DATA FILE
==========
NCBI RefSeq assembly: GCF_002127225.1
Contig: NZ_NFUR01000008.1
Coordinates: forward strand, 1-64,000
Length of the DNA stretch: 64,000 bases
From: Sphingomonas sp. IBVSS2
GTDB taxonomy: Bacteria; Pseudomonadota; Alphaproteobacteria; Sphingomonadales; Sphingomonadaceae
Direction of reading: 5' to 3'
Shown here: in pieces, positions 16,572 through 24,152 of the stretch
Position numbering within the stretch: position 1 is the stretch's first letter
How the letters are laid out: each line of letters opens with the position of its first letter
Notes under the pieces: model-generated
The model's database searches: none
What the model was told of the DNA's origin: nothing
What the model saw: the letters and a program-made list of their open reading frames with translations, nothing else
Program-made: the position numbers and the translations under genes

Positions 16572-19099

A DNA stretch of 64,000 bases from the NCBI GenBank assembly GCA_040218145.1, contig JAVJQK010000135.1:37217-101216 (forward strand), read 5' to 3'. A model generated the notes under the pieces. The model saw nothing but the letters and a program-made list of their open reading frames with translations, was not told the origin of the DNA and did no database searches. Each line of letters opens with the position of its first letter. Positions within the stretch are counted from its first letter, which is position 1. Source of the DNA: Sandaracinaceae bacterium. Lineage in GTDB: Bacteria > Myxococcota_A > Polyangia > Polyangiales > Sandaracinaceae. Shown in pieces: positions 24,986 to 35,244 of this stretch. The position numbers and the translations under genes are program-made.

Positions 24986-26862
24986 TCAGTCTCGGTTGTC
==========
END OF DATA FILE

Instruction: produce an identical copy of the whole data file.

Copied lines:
NCBI RefSeq assembly: GCF_002127225.1
Contig: NZ_NFUR01000008.1
Coordinates: forward strand, 1-64,000
Length of the DNA stretch: 64,000 bases
From: Sphingomonas sp. IBVSS2
GTDB taxonomy: Bacteria; Pseudomonadota; Alphaproteobacteria; Sphingomonadales; Sphingomonadaceae
Direction of reading: 5' to 3'
Shown here: in pieces, positions 16,572 through 24,152 of the stretch
Position numbering within the stretch: position 1 is the stretch's first letter
How the letters are laid out: each line of letters opens with the position of its first letter
Notes under the pieces: model-generated
The model's database searches: none
What the model was told of the DNA's origin: nothing
What the model saw: the letters and a program-made list of their open reading frames with translations, nothing else
Program-made: the position numbers and the translations under genes

Positions 16572-19099

A DNA stretch of 64,000 bases from the NCBI GenBank assembly GCA_040218145.1, contig JAVJQK010000135.1:37217-101216 (forward strand), read 5' to 3'. A model generated the notes under the pieces. The model saw nothing but the letters and a program-made list of their open reading frames with translations, was not told the origin of the DNA and did no database searches. Each line of letters opens with the position of its first letter. Positions within the stretch are counted from its first letter, which is position 1. Source of the DNA: Sandaracinaceae bacterium. Lineage in GTDB: Bacteria > Myxococcota_A > Polyangia > Polyangiales > Sandaracinaceae. Shown in pieces: positions 24,986 to 35,244 of this stretch. The position numbers and the translations under genes are program-made.

Positions 24986-26862
24986 TCAGTCTCGGTTGTC